Professor Paul Stephan (the University of Virginia School of Law) recently published “Courts on Courts: Contracting for Engagement and Indifference in International Judicial Encounters” in the Virginia Law Review. This is an important new article on the question of transjudicial communication and global governance, especially as it challenges the predominant scholarly position. From the Introduction:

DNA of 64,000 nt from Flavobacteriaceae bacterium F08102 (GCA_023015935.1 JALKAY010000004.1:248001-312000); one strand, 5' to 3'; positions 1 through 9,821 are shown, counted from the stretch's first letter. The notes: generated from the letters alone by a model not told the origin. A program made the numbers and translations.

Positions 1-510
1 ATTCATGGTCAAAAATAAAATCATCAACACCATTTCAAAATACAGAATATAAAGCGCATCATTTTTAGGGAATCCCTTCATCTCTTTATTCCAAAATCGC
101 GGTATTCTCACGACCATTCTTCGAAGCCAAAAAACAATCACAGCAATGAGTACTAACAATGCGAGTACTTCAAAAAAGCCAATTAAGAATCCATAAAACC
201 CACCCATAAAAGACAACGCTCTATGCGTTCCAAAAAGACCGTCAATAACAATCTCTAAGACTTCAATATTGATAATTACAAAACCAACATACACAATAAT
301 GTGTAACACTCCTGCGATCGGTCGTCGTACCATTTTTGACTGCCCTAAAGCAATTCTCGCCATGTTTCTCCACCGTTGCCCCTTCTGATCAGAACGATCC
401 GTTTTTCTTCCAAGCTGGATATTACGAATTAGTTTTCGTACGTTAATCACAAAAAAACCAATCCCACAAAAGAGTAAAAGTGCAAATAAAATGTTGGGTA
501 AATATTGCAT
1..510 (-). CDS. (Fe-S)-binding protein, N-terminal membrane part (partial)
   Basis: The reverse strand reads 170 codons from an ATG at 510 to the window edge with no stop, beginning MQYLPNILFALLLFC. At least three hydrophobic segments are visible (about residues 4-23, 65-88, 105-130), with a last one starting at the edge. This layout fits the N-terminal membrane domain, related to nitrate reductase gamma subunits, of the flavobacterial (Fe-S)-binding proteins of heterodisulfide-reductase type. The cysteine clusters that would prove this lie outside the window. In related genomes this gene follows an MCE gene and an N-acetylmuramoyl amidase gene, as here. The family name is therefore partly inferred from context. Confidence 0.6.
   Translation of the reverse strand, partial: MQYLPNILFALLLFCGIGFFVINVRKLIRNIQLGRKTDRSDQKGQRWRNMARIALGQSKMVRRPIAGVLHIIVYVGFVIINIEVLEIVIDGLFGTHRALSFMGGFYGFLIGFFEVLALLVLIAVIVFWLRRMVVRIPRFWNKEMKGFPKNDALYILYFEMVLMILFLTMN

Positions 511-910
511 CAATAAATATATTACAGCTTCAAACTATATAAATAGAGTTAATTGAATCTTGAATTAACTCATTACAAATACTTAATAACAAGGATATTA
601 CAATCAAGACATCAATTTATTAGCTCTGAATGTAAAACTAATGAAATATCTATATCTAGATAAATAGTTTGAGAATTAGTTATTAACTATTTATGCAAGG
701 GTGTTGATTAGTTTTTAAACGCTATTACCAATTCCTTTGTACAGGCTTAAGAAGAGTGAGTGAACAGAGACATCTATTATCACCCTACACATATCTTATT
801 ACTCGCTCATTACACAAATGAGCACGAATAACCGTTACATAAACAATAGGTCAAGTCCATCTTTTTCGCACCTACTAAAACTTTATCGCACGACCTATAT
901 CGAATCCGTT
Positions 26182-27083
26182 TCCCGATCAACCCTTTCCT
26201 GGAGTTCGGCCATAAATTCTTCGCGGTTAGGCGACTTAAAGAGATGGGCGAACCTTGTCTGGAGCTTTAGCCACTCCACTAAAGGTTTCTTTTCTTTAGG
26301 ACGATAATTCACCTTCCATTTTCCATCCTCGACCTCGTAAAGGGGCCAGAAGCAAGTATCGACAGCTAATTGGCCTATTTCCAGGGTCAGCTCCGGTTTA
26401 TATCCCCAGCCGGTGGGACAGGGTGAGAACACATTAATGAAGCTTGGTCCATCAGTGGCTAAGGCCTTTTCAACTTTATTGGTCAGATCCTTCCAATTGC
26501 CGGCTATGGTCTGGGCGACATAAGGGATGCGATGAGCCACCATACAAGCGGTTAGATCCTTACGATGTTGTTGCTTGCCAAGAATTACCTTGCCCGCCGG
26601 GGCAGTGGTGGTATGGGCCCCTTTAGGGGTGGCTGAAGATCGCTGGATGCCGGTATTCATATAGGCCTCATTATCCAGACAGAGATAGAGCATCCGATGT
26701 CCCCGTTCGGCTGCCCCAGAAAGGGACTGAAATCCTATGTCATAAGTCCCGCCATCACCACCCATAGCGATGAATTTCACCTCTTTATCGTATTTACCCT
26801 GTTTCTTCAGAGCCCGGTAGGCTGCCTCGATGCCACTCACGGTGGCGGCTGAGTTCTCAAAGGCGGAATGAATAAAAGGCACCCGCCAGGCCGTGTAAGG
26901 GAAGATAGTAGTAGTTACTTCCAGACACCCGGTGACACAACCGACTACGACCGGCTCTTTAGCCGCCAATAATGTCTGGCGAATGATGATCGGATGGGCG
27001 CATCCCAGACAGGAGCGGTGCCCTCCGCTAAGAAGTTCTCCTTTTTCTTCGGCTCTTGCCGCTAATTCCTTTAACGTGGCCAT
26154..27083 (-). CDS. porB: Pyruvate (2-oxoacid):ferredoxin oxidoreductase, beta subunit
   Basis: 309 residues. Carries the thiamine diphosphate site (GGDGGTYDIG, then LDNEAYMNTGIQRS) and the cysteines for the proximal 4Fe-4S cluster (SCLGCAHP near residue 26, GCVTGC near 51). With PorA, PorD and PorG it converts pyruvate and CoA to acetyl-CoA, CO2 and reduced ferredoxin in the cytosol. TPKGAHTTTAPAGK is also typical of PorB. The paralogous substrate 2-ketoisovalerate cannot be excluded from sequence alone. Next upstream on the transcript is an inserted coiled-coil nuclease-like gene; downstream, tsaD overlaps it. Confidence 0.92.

The Article proceeds in five Parts. It first describes the various contexts in which court-on-court encounters take place and the analytic choices that confront the courts. It then reviews work by scholars who believe engagement and dialogue among courts motivated by collective promotion of the global rule of law explain what courts do. Third, it offers, as an alternative model of judicial encounters, a contract theory that emphasizes the choices made by actors within an exchange context. These actors include both private persons (firms as well as individuals and states (which can contract directly with private persons or enter into a kind of contract through international agreements, express and implicit). Fourth, it reviews the evidence of judicial behavior, looking mostly at U.S. practice but also considering other national courts in both common-and civil-law jurisdictions, as well as international tribunals—both permanent and ad hoc. This evidence indicates that contract theory provides a more robust explanation for judicial practice, especially by national courts, than does the dialogue theory described in the second Part. The Article also explains why contract theory provides a normatively more appealing justification for judicial choices than do the rival theories. A conclusion identifies broader implications.